So I said to her "Are you a little concerned that you will have to talk to your new teachers and won't feel comfortable? Do you think they will think you are shy?" She replied "Yes" I then let her know that it was perfectly normal not to feel comfortable talking to people she didn't know and that it was OK not to say anything until she felt happy doing so.

When we arrived a few minutes later, she bounced out of the car and straight into the daycare center. After a quick (silent) greeting she made herself right at home playing with the puzzles at the table whilst I spoke to the teacher. She happily kissed me goodbye when it was time for me to go. When I phoned several hours later they let me know she was doing really well and exploring all the toys and activities on offer. They mentioned that she had not uttered a single word yet and they seemed a little concerned about it. When I got off the phone I wondered if I had said the wrong thing telling her she didn't have to talk to anyone but when I picked her up that afternoon the teachers told me that after her rest time she came out of herself and chatted away to the teachers, the other children, the toys and even herself when no one would listen. The director also told me that at one point she skipped past her singing Old MacDonald at the top of her lungs. I knew then that all was fine. I had supported her nerves and anxieties and given her the confidence to get to know her environment and the people in it at her own pace before opening up.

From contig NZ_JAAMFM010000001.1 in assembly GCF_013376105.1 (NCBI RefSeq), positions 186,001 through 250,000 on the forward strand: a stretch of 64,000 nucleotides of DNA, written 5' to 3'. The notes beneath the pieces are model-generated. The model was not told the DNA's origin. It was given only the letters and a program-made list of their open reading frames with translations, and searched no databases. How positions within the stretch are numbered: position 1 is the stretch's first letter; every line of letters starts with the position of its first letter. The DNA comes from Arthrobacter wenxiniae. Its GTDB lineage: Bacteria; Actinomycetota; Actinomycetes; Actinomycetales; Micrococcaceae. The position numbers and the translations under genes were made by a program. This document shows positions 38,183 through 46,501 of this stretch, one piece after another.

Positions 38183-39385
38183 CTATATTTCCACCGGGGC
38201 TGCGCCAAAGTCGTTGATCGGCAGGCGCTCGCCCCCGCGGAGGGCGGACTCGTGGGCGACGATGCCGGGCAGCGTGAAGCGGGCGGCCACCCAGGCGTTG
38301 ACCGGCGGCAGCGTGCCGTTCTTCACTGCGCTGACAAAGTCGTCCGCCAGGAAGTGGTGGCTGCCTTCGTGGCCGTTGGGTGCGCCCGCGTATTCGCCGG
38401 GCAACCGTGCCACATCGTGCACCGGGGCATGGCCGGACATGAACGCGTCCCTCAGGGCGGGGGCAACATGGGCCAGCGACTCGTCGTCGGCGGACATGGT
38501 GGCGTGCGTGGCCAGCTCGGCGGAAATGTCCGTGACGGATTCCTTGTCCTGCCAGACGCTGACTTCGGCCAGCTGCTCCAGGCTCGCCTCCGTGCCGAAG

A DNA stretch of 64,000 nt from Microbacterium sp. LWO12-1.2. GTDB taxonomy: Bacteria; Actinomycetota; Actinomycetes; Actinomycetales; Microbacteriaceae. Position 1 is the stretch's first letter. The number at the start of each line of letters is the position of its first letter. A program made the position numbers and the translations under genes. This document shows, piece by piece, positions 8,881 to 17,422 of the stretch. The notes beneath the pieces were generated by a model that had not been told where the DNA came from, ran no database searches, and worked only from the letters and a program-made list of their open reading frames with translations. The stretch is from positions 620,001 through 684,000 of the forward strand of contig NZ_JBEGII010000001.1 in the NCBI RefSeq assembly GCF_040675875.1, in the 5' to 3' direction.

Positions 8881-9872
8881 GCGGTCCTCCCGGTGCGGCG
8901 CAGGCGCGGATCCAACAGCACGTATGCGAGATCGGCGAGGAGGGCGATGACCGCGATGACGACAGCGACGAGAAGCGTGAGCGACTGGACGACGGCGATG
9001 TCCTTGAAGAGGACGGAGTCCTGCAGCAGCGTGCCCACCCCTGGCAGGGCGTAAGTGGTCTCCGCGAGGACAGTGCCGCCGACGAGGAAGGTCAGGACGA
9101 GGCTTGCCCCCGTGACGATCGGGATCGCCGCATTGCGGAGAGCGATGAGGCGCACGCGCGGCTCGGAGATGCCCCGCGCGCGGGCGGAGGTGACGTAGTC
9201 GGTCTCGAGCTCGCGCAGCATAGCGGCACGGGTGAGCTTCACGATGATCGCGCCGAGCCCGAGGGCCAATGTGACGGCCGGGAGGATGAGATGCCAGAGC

I am constantly amazed by how perceptive my children are and just how much they take in and internalize. Moments that seem like a flash in the pan to us can be pondered over and thought about often by our youngsters only to be rehashed at the unlikeliest moments. It is therefore important to keep parenting deliberate and thoughtful. This instance has confirmed for me that my daughter is her own unique individual and not someone free to label at will. I am not sure how much she truly understands about the meaning of being shy but she knows enough to know that she doesn't wish for people to call her that. I hope I can help make this happen for her wherever possible.

Kate Russell blogs at peacefulparentsconfidentkids.wordpress.com, where this post first appeared.